On this week’s 51%, a sociologist takes us into the world of horse crazy girls. (**This interview contains sexually explicit content about 21 minutes in until 23:35.)
In “Horse Crazy: Girls and the Lives of Horses,” horse crazy sociologist Jean O’ Malley Halley explores the meaning behind the love between girls and horses. Halley contends that this relationship and its cultural signifiers influence the manner in which young girls define their identity when it comes to gender. Halley examines how popular culture, including the “pony book” genre, uses horses to encourage conformity to gender norms but also insists that the loving relationship between a girl and a horse fundamentally challenges sexist and mainstream ideas of girlhood. I spoke with Halley about her latest book and what factors drove her to focus on the topic.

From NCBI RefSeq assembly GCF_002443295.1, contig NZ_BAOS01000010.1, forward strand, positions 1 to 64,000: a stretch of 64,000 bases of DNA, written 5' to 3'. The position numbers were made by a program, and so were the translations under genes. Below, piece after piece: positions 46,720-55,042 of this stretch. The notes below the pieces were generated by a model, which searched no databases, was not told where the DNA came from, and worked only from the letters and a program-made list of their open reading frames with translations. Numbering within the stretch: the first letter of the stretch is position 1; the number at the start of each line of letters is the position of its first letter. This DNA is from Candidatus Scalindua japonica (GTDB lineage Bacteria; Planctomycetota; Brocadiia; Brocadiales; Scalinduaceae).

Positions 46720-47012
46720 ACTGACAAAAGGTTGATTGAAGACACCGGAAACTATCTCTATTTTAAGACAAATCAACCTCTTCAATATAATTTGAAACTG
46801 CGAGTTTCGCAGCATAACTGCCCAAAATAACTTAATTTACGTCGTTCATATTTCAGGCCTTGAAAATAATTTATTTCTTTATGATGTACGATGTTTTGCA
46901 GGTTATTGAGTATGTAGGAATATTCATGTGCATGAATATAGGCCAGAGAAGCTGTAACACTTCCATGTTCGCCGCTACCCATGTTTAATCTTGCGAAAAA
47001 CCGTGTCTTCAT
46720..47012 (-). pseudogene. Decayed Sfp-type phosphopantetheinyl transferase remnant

Halley is a professor of sociology at the College of Staten Island and the Graduate Center of the City University of New York. She has authored other books, including “The Parallel Lives of Women and Cows: Meat Markets;” and is co-author of “Seeing White: An Introduction to White Privilege and Race” along with “Seeing Straight: An Introduction to Gender and Sexual Privilege.
That’s our show for this week. Thanks to Tina Renick for production assistance. Our executive producer is Dr. Alan Chartock. Our theme music is Glow in the Dark by Kevin Bartlett. This show is a national production of Northeast Public Radio. If you’d like to hear this show again, sign up for our podcast, or visit the 51% archives on our web site at wamc.org. And follow us on Twitter @51PercentRadio